In the fifties, America became wealthier, and, in addition to money, they discovered free time. Time which they devoted to themselves, their families, and their friends. They bought homes and looked to their neighbors to see what was new in their garden and they bought the same grills, the same patio furniture, the same cars, and the same clothes. And, in their homes, they hung the same pictures on the walls.
But it’s easy to spend money. It was also important to show personality and creativity, especially artistic creativity. And a new fad helped: paint by numbers! The idea was a phenomenon. Entire sets were sold: the picture, paints, and brushes. Everyone could match the color with the number and paint those areas with the same number the same color. In this way they painted their own works of art with their own hands.
There’s a story about two rich businessmen in Toledo in a store with large frames, exchanging comments on their own works of art. Then they visited each other and noticed the same picture in the same place in the house. It’s possible the paintings are hanging to this day.
To tell the truth, I would glady own one of these paintings. Because one of the artists who prepared the templates for the paint by numbers sets was Adam Grochowski Grant, a survivor of both Auschwitz and Mauthausen who was born in Warsaw in 1924 and died in Toledo in 1992. Adam Grant was a well-known and respected artist. His paintings have been exhibited all over the world, in faraway Krakow and in nearby Youngstown, at the Butler Institute of Art. Articles about him and his work appeared in the Toledo Blade and in American Artist. So when I found out that his wife, Peggy Grant, makes presentations about her husband’s work throughout Polonia, I invited her to give a talk at the Center.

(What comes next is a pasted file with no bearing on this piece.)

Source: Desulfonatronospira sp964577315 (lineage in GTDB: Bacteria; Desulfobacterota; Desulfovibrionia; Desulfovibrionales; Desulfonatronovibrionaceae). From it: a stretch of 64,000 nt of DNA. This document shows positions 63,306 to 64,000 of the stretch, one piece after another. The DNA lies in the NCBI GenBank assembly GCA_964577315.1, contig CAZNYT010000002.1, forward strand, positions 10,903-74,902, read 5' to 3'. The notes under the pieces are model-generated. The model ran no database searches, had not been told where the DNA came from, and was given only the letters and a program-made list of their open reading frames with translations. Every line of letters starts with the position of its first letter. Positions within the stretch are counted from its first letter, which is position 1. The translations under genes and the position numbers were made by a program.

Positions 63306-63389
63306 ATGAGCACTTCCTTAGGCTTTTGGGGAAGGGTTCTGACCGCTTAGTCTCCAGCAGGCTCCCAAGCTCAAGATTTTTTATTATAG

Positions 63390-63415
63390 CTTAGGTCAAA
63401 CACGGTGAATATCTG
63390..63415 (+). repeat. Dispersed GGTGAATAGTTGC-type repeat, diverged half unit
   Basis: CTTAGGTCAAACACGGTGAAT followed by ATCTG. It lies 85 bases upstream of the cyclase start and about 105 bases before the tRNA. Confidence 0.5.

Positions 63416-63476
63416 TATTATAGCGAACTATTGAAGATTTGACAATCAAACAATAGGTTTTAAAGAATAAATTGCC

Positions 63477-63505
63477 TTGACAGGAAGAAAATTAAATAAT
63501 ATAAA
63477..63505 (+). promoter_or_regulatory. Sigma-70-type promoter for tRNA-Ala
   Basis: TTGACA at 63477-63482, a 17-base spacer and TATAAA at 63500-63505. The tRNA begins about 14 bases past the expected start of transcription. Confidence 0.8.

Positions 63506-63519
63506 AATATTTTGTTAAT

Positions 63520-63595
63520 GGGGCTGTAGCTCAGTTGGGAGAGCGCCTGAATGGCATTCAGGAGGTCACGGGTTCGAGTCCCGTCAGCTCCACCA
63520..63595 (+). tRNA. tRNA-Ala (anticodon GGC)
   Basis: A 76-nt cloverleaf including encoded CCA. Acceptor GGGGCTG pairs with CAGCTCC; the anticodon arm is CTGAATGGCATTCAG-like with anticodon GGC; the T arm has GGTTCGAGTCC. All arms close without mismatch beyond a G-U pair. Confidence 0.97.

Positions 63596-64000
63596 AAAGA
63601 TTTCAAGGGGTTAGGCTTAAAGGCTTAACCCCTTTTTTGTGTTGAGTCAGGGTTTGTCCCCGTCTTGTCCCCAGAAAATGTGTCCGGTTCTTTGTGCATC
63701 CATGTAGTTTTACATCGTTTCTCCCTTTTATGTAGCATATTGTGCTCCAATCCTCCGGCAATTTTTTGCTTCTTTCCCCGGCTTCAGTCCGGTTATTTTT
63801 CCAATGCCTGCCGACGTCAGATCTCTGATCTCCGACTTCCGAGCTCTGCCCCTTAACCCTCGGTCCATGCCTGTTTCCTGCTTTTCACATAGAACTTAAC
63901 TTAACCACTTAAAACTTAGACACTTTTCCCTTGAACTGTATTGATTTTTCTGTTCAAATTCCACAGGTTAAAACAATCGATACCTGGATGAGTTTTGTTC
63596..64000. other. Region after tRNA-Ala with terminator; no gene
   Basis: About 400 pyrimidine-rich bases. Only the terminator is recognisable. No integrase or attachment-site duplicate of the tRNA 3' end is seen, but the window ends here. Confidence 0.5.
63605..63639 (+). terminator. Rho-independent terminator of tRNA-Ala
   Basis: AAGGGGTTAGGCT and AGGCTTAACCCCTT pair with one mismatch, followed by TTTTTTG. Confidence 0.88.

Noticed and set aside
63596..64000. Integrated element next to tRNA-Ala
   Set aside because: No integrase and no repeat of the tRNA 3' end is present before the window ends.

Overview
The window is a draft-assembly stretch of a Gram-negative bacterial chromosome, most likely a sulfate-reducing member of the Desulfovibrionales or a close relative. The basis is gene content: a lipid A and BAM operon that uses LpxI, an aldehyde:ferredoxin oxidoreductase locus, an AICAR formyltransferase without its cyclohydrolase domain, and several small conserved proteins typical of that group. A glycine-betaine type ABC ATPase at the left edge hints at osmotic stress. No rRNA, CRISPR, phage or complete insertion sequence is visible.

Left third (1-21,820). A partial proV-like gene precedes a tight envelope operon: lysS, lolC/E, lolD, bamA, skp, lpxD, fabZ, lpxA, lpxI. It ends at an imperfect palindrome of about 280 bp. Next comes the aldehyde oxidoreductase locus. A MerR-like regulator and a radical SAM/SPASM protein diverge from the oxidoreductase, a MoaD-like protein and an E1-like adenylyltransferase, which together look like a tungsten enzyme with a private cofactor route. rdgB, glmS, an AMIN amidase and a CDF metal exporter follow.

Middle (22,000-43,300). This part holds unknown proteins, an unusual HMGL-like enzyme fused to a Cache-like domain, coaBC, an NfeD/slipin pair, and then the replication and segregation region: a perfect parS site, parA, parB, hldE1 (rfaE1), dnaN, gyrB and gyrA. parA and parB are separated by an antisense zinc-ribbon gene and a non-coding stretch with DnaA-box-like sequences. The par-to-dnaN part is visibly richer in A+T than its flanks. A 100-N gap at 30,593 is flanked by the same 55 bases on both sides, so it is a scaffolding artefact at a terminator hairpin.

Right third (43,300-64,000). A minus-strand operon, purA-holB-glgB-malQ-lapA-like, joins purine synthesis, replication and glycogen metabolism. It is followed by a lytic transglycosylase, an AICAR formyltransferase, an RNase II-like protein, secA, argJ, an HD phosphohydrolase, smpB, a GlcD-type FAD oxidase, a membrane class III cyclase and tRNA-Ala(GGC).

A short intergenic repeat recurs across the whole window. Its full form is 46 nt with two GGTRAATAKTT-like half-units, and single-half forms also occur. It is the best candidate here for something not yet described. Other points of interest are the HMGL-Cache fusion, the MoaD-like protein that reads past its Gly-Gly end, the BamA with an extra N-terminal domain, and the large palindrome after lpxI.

Peggy Grant will discuss the life and work of her late husband at the Center on Friday, January 5th at 8 pm. I am certain that you will find both the history of his life and the power of his creativity inspiring. Additional information about Adam Grant’s work.
Translated by Sean Martin
Forum, wydanie specjalne 12/2006